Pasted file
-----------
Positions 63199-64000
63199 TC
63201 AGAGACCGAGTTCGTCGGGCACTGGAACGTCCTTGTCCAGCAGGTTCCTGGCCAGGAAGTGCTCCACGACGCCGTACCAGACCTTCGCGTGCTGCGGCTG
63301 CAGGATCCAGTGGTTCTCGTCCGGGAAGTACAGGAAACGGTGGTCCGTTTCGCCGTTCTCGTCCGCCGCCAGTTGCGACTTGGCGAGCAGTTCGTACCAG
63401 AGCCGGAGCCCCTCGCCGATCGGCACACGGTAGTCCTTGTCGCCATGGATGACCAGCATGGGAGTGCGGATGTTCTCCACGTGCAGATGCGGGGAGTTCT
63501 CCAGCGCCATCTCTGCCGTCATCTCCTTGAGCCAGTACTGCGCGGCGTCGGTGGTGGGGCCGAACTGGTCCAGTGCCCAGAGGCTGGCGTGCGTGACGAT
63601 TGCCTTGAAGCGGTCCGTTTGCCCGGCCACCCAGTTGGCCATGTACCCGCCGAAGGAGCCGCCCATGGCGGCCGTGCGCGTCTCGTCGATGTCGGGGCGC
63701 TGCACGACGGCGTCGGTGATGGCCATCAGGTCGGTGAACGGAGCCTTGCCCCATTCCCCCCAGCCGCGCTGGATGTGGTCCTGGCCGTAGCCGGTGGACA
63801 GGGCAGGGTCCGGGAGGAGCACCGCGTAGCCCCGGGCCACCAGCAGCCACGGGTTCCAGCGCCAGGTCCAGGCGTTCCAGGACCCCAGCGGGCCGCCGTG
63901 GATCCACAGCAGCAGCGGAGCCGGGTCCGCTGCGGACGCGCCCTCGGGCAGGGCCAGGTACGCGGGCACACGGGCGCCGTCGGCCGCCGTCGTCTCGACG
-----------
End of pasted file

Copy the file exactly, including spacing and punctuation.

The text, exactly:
Positions 63199-64000
63199 TC
63201 AGAGACCGAGTTCGTCGGGCACTGGAACGTCCTTGTCCAGCAGGTTCCTGGCCAGGAAGTGCTCCACGACGCCGTACCAGACCTTCGCGTGCTGCGGCTG
63301 CAGGATCCAGTGGTTCTCGTCCGGGAAGTACAGGAAACGGTGGTCCGTTTCGCCGTTCTCGTCCGCCGCCAGTTGCGACTTGGCGAGCAGTTCGTACCAG
63401 AGCCGGAGCCCCTCGCCGATCGGCACACGGTAGTCCTTGTCGCCATGGATGACCAGCATGGGAGTGCGGATGTTCTCCACGTGCAGATGCGGGGAGTTCT
63501 CCAGCGCCATCTCTGCCGTCATCTCCTTGAGCCAGTACTGCGCGGCGTCGGTGGTGGGGCCGAACTGGTCCAGTGCCCAGAGGCTGGCGTGCGTGACGAT
63601 TGCCTTGAAGCGGTCCGTTTGCCCGGCCACCCAGTTGGCCATGTACCCGCCGAAGGAGCCGCCCATGGCGGCCGTGCGCGTCTCGTCGATGTCGGGGCGC
63701 TGCACGACGGCGTCGGTGATGGCCATCAGGTCGGTGAACGGAGCCTTGCCCCATTCCCCCCAGCCGCGCTGGATGTGGTCCTGGCCGTAGCCGGTGGACA
63801 GGGCAGGGTCCGGGAGGAGCACCGCGTAGCCCCGGGCCACCAGCAGCCACGGGTTCCAGCGCCAGGTCCAGGCGTTCCAGGACCCCAGCGGGCCGCCGTG
63901 GATCCACAGCAGCAGCGGAGCCGGGTCCGCTGCGGACGCGCCCTCGGGCAGGGCCAGGTACGCGGGCACACGGGCGCCGTCGGCCGCCGTCGTCTCGACG